In the last three months, Kim Kardashian West has continued her pledge to fight for prison reform by helping to free 17 inmates from federal prison, the nonprofit law firm The Decarceration Collective confirmed to news outlets.
Kardashian West and a legal team worked to free the nonviolent drug offenders, who were serving lengthy sentences without parole, according to TMZ.
Brittany K. Barnett, Kardashian West's attorney and co-founder of the Buried Alive Project, and MiAngel Cody, lead counsel of the The Decarceration Collective, told CNN that Kardashian West has been "instrumental" in the release of the prisoners.
The Buried Alive Project and the The Decarceration Collective are "sister organizations" made up of a "small, but mighty team of women lawyers" working to bring change to the criminal justice system, according to a news release.
The reality star, makeup mogul and criminal justice reformer has quietly helped fund their "90 Days of Freedom Campaign."
"Kim has been funding this project and (has been) a very important supporter of our 90 Days of Freedom campaign as part of the First Step Act, which President Trump signed into law last year," Cody told CNN. "We've been going around the country in courtrooms and asking judges to release these inmates."
Barnett told CNN, "(Kim) has provided financial support to cover legal fees so that we can travel the country. Our relationships with our clients don't end when they are freed. (Kim) is truly dedicated to the issue. I work personally with her, we are really grateful."
Cody added that Kardashian West has also helped with "critical things that people might not realize" when someone is released from prison, including transportation for newly freed inmates back to their families who might live hundreds of miles away.
"We celebrate the 17 lives we saved in just three short months," a statement from the organizations reads. "However, our work is not done. There are so many more we hope to save."
"We are thrilled that Kim Kardashian continues to lend her voice to this important, life-saving work," the statement added.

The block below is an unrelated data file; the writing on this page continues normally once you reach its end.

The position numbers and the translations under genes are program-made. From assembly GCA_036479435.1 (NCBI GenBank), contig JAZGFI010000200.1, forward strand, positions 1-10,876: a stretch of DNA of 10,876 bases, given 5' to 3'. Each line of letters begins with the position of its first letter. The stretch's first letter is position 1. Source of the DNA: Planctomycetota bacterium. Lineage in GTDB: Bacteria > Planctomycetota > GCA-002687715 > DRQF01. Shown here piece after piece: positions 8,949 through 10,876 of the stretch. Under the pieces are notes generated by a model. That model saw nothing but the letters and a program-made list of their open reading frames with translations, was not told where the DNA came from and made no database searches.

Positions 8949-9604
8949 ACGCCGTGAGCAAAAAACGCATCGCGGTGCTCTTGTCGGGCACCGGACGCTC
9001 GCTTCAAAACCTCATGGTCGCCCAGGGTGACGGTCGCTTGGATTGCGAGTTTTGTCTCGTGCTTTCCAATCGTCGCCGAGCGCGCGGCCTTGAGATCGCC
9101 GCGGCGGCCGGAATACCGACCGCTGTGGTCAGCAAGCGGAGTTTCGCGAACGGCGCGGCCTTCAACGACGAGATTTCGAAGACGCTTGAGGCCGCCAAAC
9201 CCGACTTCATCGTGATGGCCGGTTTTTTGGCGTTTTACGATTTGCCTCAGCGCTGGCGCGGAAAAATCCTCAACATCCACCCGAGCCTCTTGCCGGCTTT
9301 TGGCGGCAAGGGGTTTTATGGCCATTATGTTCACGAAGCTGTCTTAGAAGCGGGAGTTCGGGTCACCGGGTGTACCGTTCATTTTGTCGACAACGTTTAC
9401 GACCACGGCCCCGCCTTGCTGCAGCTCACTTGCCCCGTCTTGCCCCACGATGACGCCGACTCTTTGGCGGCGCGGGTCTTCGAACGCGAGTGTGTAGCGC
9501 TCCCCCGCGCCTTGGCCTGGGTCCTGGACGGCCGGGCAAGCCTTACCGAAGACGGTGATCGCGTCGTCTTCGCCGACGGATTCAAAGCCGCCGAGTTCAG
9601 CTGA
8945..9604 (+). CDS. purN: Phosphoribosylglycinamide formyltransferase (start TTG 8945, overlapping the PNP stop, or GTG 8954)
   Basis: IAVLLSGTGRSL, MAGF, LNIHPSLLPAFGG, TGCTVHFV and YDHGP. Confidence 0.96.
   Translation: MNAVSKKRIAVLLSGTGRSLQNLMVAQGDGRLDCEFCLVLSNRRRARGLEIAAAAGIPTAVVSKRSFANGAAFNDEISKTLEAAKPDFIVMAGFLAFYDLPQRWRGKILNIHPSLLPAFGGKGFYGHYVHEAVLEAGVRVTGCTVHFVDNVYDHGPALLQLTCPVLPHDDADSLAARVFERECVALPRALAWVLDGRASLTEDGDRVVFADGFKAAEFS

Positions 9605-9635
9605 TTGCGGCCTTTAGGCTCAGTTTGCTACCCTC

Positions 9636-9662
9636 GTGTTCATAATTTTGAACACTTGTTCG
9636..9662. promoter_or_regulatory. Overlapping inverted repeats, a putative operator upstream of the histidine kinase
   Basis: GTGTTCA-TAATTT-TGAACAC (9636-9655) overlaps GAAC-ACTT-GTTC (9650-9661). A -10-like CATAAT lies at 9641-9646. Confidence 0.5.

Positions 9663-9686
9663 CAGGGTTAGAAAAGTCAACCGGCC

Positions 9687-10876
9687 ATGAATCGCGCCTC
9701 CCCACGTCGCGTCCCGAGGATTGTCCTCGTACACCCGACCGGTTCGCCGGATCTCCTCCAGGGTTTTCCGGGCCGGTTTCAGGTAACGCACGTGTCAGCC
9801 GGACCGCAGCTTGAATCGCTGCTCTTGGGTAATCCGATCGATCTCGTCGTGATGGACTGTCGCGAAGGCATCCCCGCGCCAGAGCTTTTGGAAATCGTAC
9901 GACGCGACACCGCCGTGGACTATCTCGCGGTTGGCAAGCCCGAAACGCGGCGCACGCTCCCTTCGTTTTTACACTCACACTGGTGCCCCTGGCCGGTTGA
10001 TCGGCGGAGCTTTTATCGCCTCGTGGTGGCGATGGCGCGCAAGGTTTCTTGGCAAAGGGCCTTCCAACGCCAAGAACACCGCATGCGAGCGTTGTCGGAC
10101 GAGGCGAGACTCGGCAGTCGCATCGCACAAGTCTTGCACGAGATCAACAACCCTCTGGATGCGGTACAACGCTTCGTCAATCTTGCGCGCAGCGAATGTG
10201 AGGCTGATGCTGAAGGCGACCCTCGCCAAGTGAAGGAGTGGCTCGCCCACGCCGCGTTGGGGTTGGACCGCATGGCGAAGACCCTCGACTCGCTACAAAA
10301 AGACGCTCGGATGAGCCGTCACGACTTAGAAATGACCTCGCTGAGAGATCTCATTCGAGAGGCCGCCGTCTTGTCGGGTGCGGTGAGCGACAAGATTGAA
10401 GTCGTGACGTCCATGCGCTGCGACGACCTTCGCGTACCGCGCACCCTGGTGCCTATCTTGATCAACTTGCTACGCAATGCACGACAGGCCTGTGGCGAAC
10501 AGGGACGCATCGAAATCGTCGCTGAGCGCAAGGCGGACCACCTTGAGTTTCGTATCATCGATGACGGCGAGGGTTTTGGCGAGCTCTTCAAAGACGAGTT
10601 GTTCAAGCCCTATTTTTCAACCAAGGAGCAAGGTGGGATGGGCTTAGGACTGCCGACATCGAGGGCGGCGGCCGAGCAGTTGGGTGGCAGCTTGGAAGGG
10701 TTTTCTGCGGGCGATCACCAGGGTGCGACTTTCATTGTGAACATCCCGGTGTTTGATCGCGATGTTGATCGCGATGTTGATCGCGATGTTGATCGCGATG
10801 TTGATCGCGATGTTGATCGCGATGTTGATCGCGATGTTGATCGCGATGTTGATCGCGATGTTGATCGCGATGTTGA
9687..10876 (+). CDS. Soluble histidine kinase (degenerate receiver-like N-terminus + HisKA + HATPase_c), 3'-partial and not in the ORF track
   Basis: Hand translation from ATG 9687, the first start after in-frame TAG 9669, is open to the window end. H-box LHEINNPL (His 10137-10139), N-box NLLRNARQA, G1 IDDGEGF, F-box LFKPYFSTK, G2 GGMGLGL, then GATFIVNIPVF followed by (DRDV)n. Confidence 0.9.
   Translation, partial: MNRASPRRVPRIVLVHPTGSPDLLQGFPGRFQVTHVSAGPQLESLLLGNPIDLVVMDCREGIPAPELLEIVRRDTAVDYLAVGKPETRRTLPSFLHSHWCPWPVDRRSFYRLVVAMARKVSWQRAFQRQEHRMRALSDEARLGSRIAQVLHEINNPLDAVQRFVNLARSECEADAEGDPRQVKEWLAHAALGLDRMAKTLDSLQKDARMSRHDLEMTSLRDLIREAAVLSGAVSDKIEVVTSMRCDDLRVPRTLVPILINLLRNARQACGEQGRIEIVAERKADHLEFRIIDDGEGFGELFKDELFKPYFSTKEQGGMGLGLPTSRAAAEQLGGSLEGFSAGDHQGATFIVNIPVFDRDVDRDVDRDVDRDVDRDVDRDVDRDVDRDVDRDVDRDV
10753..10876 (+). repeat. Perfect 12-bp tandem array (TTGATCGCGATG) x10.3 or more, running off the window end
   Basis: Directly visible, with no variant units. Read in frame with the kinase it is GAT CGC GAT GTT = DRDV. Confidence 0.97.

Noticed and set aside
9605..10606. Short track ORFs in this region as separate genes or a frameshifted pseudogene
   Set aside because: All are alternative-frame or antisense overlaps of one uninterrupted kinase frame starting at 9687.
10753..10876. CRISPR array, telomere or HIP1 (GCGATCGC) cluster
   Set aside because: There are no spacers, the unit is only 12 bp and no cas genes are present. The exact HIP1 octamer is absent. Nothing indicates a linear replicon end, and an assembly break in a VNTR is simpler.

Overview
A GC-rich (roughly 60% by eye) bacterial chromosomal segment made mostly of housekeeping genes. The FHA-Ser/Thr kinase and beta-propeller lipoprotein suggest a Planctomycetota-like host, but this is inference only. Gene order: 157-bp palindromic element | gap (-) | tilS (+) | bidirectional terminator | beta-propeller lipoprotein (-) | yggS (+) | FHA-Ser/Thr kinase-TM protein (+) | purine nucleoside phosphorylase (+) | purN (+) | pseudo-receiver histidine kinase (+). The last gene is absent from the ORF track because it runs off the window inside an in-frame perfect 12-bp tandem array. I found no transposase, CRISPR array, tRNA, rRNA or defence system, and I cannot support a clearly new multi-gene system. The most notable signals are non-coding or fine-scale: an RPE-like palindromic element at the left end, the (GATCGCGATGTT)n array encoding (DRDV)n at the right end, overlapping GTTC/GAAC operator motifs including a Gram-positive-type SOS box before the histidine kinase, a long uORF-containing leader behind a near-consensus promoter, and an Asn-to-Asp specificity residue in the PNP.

Last year, Kardashian West lobbied the White House for clemency for Alice Marie Johnson, who served more than two decades of a life sentence without parole for non-violent offenses.
She decided to use her platform to promote criminal justice reform after hearing Johnson's story, Kardashian West said.
She worked with the President Donald Trump's son-in-law Jared Kushner and CNN commentator, activist and attorney Van Jones to push the bipartisan First Step Act. Trump commuted Johnson's sentence and signed the legislation that gives judges more discretion when sentencing some drug offenders and boosts prisoner rehabilitation efforts.
Kardashian West previously announced she's apprenticing with a San Francisco law firm, inspired by her successful effort to free Johnson. In four U.S. states, California included, an aspiring attorney doesn't need to attend law school to take the bar exam.
Kardashian West said she is working with Jones and attorney Jessica Jackson, co-founders of a criminal justice reform group called #cut50, to complete her studies, with the goal of taking the bar in 2022.
Oxygen Media announced this week it green-lit a two-hour documentary that will capture Kardashian West's efforts to free prisoners she believes were wrongly accused.
The project has the working title, "Kim Kardashian: The Justice Project."
This story was reported from Los Angeles. The Associated Press contributed